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Old 28th Apr 2017, 06:39
  #61 (permalink)  
 
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Originally Posted by GipsyMagpie View Post
And the million dollar question comes out. Did the contract writing team include any crewmen?
Don't be silly.
The contracts will have been written by someone hundreds of miles and many, many organisational levels distant from the nearest crewman. And the contract-writing skills required would probably be possession of a BA LLB, with demonstrated ability to act as SLF between Gatwick and Nice being a desirable, but not necessary, skill.
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Old 28th Apr 2017, 07:09
  #62 (permalink)  
 
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Can someone clarify the need for two different types?

From what I can find online the US Army uses the 206, the navy the same, and the usaf Hueys. I take it they train on their respective types then go to their front line type. Is this correct?

If so how do they make that work? And if it works why does the RAF need two types?
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Old 28th Apr 2017, 08:01
  #63 (permalink)  
 
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why does the RAF need two types?
The optimum but very expensive solution is to train helicopter 'crews' on the aircraft they will fly operationally.

'Pilots' do not require a complex aircraft to learn the skills of rotary flight and therefore the cheaper the runnng costs, the better. Some countries use two seat helicopters for this purpose, the U.K. used Gazelle and in turn Squirrel helicopters. Both did as asked of them. All operational helicopters in the UK are multi engined and therefore it is logical though not essential to train pilots from the onset on a multi engined aircraft.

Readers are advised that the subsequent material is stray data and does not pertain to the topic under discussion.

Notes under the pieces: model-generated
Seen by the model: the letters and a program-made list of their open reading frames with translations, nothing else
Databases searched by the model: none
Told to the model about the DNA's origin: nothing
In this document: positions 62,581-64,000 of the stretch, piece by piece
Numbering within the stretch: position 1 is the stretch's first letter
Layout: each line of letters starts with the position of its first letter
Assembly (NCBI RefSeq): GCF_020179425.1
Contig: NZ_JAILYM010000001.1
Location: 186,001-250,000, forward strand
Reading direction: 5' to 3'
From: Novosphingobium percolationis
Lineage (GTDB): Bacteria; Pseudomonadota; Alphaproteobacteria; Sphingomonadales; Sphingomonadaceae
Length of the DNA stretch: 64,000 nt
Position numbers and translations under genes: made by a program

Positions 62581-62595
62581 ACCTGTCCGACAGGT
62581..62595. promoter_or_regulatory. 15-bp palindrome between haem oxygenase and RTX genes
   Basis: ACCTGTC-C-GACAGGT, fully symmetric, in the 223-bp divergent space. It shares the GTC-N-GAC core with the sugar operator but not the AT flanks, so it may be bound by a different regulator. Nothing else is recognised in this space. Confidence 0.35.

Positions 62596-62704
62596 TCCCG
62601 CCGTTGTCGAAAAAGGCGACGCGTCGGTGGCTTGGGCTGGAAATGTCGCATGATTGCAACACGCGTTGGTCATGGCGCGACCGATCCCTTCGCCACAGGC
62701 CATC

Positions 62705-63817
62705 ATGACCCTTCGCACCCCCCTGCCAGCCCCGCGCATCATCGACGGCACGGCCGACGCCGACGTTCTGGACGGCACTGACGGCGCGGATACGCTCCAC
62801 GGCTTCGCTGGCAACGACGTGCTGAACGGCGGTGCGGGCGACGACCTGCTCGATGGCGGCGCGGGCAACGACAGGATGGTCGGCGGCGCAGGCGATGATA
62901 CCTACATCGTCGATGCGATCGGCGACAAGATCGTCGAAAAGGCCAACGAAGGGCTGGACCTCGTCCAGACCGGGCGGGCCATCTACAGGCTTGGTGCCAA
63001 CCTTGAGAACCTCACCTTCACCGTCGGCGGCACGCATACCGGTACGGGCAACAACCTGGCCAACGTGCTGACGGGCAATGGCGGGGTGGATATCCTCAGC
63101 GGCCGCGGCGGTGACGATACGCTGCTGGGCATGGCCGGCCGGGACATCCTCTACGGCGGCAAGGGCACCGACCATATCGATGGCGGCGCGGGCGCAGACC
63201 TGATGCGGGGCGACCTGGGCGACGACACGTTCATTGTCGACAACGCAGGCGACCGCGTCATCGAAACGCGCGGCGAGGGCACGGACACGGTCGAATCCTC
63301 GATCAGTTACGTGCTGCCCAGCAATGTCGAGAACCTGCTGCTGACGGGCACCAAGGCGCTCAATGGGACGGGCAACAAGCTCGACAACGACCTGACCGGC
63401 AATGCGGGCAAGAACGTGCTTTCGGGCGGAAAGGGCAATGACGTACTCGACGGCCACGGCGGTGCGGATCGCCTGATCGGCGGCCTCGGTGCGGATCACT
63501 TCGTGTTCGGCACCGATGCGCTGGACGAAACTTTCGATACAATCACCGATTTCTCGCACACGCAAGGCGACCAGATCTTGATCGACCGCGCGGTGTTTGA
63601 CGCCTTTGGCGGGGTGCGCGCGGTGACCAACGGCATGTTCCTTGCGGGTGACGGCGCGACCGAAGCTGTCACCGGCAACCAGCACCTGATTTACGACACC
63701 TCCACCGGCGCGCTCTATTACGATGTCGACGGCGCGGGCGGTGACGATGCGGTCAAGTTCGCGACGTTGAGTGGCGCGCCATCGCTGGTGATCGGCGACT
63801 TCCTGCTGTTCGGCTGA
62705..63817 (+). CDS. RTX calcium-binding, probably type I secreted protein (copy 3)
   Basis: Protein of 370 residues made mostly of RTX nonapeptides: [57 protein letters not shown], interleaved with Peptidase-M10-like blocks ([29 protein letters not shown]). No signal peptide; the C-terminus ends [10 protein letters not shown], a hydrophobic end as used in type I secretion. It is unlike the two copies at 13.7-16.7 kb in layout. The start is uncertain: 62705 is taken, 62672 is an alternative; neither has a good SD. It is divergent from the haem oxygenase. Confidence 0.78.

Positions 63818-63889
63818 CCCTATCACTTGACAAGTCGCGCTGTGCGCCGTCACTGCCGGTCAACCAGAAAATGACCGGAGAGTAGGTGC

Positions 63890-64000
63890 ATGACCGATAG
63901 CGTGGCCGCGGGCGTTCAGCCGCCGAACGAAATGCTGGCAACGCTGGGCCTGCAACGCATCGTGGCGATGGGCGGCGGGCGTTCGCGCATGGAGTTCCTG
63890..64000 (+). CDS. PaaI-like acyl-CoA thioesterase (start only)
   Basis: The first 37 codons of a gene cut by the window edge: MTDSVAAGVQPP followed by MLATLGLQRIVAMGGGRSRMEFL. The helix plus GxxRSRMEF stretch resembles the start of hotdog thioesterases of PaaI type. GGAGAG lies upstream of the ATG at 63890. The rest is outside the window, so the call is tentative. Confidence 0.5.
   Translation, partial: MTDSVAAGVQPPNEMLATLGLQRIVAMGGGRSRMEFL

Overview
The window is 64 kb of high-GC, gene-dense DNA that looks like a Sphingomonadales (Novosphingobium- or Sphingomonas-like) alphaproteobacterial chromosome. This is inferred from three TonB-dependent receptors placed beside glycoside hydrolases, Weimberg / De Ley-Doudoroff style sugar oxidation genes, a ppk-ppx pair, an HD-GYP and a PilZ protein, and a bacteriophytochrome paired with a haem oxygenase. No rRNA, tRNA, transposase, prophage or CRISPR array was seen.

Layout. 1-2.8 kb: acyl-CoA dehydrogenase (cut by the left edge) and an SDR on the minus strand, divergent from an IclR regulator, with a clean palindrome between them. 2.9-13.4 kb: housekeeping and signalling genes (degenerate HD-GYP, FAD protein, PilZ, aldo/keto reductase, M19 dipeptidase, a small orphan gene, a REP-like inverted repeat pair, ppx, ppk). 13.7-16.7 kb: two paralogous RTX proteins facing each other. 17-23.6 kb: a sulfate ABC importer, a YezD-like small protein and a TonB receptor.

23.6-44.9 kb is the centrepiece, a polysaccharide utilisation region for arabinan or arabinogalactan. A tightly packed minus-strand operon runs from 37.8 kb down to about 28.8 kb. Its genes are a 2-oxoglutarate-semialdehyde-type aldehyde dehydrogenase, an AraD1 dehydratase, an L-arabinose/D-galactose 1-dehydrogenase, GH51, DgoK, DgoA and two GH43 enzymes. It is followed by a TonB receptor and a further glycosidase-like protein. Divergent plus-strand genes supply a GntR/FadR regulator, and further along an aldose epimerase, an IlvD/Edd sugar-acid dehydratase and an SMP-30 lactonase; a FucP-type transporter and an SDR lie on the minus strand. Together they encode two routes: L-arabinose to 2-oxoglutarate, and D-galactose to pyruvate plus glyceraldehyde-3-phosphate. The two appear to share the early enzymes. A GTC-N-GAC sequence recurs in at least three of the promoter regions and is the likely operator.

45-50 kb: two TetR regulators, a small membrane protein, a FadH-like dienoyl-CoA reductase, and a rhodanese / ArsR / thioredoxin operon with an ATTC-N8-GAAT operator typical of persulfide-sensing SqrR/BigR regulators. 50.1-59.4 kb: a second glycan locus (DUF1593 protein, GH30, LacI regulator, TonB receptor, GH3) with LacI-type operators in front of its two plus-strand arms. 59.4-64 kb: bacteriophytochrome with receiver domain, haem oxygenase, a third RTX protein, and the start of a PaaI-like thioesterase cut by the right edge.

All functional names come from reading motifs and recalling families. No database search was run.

The introduction of the 'crew' must provide a platform that is not so sensitive to weight distribution that prohibits pilot - crewman - crewman instructor - winchman - 'survivor' all being on the right side of the aircraft with no counterbalance on the left. Clearly not the job for a small helicopter; and few medium helicopters can cope with deliberate imbalance as previously described. The primary risk being loss of cyclic control as the stick hits the stops, whilst lives are at the end of a wire. Typically on an instructional sortie, the student and instructor crewmen are akin to me and my shadow and so the weight change across the cabin is usually the price of two people. Freedom of movement across a cabin is essential in training for both rear crew members, as students will be allowed to make errors without instructor intervention until such time as a situation develops to the point of danger. This means that on rare occasions the two rear crew members will be crossing the cabin in opposition to one another in haste.

A footnote should be that nations of the world use their helicopter crewmen / flight engineers in different ways. Some (French - Russian) rarely leave the cockpit. The U.K. (& others) has a crew member that on many occasions have actively contributed to accident avoidance and Flight Safety, and the training syllabus that has achieved this should be nurtured, not undermined by austerity.
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Old 28th Apr 2017, 08:14
  #64 (permalink)  
 
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Thanks tiger mate.

So quite simply it is still cheaper to run a basic and an advanced heli trainer rather than just a basic trainer and use the operational type later on?

If the savings are significant I would have thought the yanks would go the two type route. Interesting that the two outfits go in such different directions.
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Old 28th Apr 2017, 09:10
  #65 (permalink)  
 
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I believe the US methodology is for the Crewman to have aircraft engineering background training, and as 'Crew Chief' when his/her aircraft undergoes deep maintenance, so the 'Crewman' contributes & oversees the work.